A History of Britain in 21 Women by Jenni Murray Book Review

history of britain
Title: A History of Britain in 21 Women
Author: Jenni Murray
Country: UK
Pages: 227
Year published: 2016
My rating: ★★★☆☆

From Boudicca to Nicola Sturgeon, the rainy territory currently known as the UK has had its fair share of women that were ballsy enough to challenge male domination. “A History of Britain in 21 Women” by Jenni Murray examines the achievements of, you guessed, 21 of the individuals who left a mark on British history and society despite being born with what was (and sometimes still is) considered second-class genitalia.

Some of the women portrayed in the book are Oscar-level famous, such as Elizabeth I and Margaret Thatcher, while others are less so, which makes for a very balanced read. Some of the chapters were rather boring because they covered facts most people have read before, but others taught me things I didn’t know.

The complete list comprises Boudicca, Aphra Behn, Elizabeth I (this chapter will also feature Anne Boleyn and Mary Queen of Scots), Fanny Burney, Jane Austen, Mary Wollstonecraft, Constance Markievicz, Nancy Astor, Ada Lovelace, Caroline Herschel, Elizabeth Garrett Anderson, Millicent Garrett Fawcett, Emmeline Pankhurst, Gwen John, Rosalind Franklin, Ethel Smyth, Margaret Thatcher, Nicola Sturgeon, Mary Quant, Barbara Castle and Mary Somerville.

While the subject is highly attractive to anyone interested in history and feminism, I was a little disappointed by the way the way the book was constructed. Firstly, I understand that the choice of personalities to include was a highly personal one for the author, as she mentions in the beginning, but to write something like this and leave out names like Florence Nightingale, Queen Victoria, or George Elliot seems a bit odd.

Next, don’t expect a coherent read – this is not an in-depth analysis of the lives and achievements of these women. It couldn’t be so, taking into account the fact that there are 21 chapters plus introduction and postface and the entire book has 227 pages. The entries read more like blog posts, with brief introductions about the personality and question intertwined with highly personal remarks from the author. You can actually feel how Jenni Murray is star-struck by some of these women, so a couple of entries read like posts on a fan blog.

All in all, it’s not a bad book if you’re interested in learning more about (some of) the women who shaped Britain, but this is a rather basic read. I suppose it would be a good introduction to the subject for high-school level.


Whistle in the Dark by Emma Healey – ARC Review

whistle in the dark emma healey
Title: Whistle in the Dark
Country: UK
Pages: 304
Year published: 2018
My rating: ★★★☆☆

For some reason or another, I haven’t got round to read”Elizabeth Is Missing,” even though I heard good things about it. And I’m not sure I will read it now that I’ve finished Emma Healey’s “Whistle in the Dark,” which is due in May.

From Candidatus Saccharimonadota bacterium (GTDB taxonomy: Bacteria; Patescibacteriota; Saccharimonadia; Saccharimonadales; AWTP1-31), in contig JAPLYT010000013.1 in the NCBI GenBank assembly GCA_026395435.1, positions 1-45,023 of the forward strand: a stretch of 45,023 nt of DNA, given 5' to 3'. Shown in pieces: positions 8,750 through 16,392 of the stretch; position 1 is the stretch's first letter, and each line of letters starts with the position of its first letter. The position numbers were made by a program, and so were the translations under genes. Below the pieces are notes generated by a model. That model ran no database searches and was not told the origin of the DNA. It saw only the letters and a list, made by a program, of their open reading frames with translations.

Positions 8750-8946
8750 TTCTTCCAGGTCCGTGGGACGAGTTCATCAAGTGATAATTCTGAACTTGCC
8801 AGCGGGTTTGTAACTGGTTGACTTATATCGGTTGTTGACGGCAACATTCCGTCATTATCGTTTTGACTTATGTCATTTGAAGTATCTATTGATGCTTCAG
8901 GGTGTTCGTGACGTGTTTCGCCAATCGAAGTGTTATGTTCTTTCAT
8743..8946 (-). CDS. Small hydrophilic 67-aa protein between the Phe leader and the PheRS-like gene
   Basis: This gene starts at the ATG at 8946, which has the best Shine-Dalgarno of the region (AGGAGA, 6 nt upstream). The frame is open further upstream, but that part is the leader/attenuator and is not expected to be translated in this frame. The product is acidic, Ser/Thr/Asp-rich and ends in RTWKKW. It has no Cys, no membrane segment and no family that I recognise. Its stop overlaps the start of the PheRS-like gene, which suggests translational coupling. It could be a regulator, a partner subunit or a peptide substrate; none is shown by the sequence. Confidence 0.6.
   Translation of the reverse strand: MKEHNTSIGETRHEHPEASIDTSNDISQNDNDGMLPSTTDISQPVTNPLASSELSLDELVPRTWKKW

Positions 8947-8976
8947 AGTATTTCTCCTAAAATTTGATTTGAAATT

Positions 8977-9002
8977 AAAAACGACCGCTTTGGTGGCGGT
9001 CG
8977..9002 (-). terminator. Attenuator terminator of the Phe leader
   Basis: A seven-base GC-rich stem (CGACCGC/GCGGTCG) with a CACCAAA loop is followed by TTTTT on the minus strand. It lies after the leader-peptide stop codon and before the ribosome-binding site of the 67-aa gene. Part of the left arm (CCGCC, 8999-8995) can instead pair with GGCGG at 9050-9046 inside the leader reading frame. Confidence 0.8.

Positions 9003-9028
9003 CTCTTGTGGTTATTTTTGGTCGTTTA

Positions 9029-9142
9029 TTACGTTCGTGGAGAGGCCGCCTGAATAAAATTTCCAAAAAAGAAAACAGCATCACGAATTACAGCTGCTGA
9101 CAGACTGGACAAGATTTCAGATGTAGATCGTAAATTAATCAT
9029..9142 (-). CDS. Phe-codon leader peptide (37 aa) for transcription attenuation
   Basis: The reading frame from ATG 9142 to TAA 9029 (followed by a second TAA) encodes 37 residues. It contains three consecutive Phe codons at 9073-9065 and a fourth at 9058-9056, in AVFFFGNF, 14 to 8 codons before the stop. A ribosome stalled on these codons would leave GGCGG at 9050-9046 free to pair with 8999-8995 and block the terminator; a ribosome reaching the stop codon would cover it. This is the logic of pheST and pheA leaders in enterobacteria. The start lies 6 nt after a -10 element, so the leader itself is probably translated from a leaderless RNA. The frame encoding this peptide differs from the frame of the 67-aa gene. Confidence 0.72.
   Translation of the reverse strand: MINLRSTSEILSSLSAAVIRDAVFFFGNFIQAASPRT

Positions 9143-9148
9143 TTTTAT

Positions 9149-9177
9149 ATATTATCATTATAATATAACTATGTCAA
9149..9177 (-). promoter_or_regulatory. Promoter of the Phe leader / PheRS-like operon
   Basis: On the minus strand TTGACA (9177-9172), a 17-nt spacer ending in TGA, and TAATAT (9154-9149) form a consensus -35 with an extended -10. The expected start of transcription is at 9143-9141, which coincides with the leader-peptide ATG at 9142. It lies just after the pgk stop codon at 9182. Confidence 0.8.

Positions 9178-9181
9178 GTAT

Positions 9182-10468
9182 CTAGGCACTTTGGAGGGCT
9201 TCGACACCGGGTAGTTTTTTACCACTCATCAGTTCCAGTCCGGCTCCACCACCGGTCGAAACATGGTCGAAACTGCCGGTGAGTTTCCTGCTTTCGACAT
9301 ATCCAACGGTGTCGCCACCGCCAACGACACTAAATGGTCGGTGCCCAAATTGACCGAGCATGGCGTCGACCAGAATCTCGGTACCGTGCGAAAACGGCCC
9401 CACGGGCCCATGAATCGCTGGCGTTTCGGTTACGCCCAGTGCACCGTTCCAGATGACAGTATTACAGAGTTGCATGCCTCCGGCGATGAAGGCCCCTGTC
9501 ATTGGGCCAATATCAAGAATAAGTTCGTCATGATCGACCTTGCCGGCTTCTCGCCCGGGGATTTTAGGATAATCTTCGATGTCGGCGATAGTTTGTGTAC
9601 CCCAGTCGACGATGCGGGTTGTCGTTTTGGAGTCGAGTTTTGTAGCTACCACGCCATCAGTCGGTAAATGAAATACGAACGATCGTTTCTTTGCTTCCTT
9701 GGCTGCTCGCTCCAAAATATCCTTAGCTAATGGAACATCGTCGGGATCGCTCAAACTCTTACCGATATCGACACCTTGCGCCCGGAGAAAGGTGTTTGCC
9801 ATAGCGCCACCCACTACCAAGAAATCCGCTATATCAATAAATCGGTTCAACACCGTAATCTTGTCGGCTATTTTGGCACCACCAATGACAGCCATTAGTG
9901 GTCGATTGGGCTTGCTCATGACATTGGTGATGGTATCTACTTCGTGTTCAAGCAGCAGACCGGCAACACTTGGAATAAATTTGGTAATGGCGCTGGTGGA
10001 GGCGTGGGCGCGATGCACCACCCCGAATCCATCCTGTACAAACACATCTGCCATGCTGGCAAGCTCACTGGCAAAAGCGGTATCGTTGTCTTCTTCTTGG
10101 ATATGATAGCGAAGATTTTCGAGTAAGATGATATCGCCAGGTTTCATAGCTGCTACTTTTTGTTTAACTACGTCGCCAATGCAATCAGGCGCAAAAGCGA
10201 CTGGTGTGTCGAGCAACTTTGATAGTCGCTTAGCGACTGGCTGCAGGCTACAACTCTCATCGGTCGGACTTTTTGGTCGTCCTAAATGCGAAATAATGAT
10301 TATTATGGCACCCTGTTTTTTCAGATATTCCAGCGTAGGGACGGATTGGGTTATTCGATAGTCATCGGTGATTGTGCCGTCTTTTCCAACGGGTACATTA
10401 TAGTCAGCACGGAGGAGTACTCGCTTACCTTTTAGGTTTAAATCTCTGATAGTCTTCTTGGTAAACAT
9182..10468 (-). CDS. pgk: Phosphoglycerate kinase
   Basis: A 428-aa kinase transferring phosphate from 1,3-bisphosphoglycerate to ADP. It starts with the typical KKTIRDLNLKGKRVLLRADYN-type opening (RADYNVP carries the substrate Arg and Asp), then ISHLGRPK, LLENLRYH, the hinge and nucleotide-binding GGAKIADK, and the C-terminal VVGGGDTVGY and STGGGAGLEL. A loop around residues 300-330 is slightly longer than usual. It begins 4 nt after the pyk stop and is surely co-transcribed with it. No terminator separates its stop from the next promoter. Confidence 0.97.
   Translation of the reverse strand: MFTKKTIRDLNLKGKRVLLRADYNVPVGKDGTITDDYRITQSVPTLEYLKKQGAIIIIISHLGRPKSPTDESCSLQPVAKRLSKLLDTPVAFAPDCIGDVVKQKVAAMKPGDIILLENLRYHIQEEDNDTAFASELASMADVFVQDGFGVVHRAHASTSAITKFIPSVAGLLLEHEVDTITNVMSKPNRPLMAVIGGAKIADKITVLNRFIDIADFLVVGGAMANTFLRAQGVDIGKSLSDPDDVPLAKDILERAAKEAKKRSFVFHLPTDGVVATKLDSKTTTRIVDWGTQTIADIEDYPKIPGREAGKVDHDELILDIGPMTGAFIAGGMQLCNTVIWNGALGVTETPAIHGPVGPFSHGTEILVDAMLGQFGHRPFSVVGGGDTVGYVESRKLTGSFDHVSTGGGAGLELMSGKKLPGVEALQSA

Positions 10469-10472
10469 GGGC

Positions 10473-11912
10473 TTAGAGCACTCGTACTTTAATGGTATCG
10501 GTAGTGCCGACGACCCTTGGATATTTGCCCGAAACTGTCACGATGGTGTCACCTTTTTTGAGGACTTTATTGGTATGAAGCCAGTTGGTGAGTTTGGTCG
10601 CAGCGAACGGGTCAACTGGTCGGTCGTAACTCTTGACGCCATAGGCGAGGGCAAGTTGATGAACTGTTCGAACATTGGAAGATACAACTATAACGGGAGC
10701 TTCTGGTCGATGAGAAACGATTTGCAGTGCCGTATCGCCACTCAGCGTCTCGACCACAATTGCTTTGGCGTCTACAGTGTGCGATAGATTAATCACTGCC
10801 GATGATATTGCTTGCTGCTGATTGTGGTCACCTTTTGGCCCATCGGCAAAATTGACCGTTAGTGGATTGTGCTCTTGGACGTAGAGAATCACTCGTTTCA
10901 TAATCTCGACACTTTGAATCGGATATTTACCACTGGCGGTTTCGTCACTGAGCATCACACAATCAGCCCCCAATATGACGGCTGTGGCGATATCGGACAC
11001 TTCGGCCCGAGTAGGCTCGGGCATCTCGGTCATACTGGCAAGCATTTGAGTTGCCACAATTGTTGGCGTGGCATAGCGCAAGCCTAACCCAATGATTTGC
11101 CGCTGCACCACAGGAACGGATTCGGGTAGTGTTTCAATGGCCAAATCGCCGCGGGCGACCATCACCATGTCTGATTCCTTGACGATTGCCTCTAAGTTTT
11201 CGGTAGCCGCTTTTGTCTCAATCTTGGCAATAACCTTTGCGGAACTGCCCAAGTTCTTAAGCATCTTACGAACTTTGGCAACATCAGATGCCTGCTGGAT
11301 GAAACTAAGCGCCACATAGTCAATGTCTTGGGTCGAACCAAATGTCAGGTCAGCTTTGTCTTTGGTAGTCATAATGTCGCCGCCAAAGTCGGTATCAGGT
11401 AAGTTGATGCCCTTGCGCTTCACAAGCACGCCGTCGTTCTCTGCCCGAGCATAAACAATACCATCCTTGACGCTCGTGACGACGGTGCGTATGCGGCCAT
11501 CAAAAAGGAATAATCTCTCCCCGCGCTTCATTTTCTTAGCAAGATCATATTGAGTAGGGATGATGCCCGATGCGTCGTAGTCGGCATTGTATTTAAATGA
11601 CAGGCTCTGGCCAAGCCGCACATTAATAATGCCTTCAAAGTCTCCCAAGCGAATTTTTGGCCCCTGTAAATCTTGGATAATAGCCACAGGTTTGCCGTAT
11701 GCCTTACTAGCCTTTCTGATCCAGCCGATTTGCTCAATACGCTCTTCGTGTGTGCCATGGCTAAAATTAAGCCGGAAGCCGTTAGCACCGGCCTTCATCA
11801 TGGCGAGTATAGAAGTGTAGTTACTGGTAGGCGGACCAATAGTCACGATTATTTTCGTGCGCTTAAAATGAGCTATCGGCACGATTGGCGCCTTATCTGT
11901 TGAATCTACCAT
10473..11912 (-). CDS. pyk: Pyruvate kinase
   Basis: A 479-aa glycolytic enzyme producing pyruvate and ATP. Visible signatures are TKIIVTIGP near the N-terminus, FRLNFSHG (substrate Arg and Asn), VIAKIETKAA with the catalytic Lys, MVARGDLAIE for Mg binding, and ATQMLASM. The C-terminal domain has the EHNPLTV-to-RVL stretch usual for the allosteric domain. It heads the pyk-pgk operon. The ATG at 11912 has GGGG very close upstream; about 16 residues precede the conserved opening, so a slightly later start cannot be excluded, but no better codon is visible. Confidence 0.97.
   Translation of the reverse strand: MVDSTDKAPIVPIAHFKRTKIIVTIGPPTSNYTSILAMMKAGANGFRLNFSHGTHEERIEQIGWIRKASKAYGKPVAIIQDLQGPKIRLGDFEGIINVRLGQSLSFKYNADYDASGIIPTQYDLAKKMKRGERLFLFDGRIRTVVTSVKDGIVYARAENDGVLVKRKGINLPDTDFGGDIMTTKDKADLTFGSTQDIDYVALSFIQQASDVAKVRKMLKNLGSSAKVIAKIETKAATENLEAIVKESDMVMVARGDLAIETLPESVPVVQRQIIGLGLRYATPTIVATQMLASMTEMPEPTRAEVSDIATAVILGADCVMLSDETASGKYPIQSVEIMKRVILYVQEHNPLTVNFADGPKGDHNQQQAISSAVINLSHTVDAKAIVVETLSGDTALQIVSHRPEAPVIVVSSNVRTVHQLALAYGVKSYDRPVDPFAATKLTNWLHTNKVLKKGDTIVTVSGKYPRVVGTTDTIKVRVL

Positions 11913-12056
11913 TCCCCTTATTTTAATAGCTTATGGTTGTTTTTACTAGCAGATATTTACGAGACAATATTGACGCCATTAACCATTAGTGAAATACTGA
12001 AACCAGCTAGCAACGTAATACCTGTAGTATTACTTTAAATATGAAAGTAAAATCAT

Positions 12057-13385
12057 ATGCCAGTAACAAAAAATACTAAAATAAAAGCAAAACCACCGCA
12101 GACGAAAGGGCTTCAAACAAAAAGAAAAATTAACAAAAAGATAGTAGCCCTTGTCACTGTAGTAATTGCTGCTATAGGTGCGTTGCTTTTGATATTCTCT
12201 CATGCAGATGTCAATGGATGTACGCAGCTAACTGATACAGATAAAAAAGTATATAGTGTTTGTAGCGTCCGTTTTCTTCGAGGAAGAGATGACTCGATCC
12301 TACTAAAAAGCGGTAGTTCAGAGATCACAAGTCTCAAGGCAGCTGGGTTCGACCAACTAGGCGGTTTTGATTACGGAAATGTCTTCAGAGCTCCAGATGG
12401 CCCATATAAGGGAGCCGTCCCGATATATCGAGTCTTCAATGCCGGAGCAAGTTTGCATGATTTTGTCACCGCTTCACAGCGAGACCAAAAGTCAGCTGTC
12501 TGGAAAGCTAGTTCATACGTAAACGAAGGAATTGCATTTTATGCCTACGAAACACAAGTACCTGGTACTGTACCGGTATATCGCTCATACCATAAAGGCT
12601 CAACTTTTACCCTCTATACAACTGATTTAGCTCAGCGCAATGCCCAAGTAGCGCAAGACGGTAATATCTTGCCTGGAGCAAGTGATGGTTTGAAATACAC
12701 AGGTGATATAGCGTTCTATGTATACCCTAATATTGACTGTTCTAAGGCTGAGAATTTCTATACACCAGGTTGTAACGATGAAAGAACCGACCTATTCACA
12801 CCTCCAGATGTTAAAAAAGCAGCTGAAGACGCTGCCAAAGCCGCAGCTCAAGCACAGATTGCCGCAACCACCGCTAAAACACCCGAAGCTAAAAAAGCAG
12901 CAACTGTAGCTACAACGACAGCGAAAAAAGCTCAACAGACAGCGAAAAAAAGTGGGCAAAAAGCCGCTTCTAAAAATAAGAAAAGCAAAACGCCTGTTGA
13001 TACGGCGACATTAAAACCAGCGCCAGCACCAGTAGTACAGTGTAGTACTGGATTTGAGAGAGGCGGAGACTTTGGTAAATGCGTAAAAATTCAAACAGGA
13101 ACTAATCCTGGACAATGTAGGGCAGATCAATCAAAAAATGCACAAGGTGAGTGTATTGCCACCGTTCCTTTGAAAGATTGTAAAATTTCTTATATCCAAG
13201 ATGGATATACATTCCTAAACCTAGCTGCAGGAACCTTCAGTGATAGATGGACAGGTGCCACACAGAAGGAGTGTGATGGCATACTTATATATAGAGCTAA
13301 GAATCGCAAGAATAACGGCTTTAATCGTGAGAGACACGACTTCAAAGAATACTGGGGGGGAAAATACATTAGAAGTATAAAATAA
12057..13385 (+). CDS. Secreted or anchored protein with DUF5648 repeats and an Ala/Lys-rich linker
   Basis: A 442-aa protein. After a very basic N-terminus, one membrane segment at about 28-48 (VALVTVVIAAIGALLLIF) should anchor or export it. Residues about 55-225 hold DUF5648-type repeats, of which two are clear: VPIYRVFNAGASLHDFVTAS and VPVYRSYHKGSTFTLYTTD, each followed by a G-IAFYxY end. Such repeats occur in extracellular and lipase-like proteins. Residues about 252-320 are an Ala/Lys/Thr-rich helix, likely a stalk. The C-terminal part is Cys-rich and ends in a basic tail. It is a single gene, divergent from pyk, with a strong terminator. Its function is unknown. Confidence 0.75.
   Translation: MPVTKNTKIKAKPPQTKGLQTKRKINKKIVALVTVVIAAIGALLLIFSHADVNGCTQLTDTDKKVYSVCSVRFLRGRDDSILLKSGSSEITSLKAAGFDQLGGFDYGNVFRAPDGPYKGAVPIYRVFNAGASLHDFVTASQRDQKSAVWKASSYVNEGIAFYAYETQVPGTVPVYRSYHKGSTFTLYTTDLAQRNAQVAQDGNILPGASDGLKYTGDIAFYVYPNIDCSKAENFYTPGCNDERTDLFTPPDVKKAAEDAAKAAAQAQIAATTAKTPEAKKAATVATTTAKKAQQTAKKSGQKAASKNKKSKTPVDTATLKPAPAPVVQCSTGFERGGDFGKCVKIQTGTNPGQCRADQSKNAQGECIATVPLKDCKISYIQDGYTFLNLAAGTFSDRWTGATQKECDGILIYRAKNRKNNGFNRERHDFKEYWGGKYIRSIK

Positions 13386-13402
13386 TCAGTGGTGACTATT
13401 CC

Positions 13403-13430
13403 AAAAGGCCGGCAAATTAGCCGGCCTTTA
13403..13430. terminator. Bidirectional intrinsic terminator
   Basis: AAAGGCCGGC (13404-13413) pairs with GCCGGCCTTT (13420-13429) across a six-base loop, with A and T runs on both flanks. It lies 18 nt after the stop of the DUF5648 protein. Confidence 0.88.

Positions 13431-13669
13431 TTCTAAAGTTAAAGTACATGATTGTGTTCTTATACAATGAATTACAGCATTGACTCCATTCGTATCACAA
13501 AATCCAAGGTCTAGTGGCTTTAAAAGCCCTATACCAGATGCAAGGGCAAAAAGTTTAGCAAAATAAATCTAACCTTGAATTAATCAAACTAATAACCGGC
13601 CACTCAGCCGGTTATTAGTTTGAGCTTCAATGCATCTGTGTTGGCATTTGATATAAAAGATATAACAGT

This is not a bad book, but it was a bit difficult to follow, mostly because of lots of unnecessary digressions and I feel it should have been a lot shorter. The characters seem forced and by the end, I couldn’t say I cared about what happened to them too much.

This is the book blurb on Goodreads:

“Four missing days. Could you cope with not knowing?

Jen’s 15-year-old daughter goes missing for four agonizing days. When Lana is found, unharmed, in the middle of the desolate countryside, everyone thinks the worst is over. But Lana refuses to tell anyone what happened, and the police draw a blank. The once-happy, loving family return to London, where things start to fall apart. Lana begins acting strangely: refusing to go to school, and sleeping with the light on.

As Lana stays stubbornly silent, Jen desperately tries to reach out to a daughter who has become a stranger.”

It sounds more interesting than the book actually is. The story is not so much about Lana, the missing teenager, but about Jen, her hapless mother, who tries in vain to reconnect with her daughter. The feeling I got was that this reconnection was mission impossible, not because of the incident that led to Lana’s disappearance, but because the connection wasn’t there in the first place.

Lana is a teenager who struggles with depression and wants to kill herself. She mentions this to her mother in the most peculiar moments, casually, as she was talking about what takeaway to get for dinner. Jen is obviously worried and does her best to get to the bottom of the problem, but fails because she is too normal a woman to deal with this sort of mental health issue. Healey did a good job of describing the mother-daughter dynamics but somehow failed to make me care about either of them.

The flatness of the story is what ruins what it could have been a great rendition of being a mother of a troubled teenager / the daughter of a run-of-the-mill mother. As someone who was raised in a family where no one besides them suffered from depression in their life and knows first-hand how it feels like to be brushed off as “difficult,” I figured Lana would be developed into a more complex character. That didn’t happen, and by the middle of the book, I got bored with all the angst that seemed somehow forced.

The ending was the best part of the book, but even though it wasn’t predictable, I was still left with a “meh” feeling. I loved the writing at the end, as it was more powerful than the rest and it somehow made it up for a book that felt like going on forever.

*I was sent a copy of this book for my independent honest review from the publishers.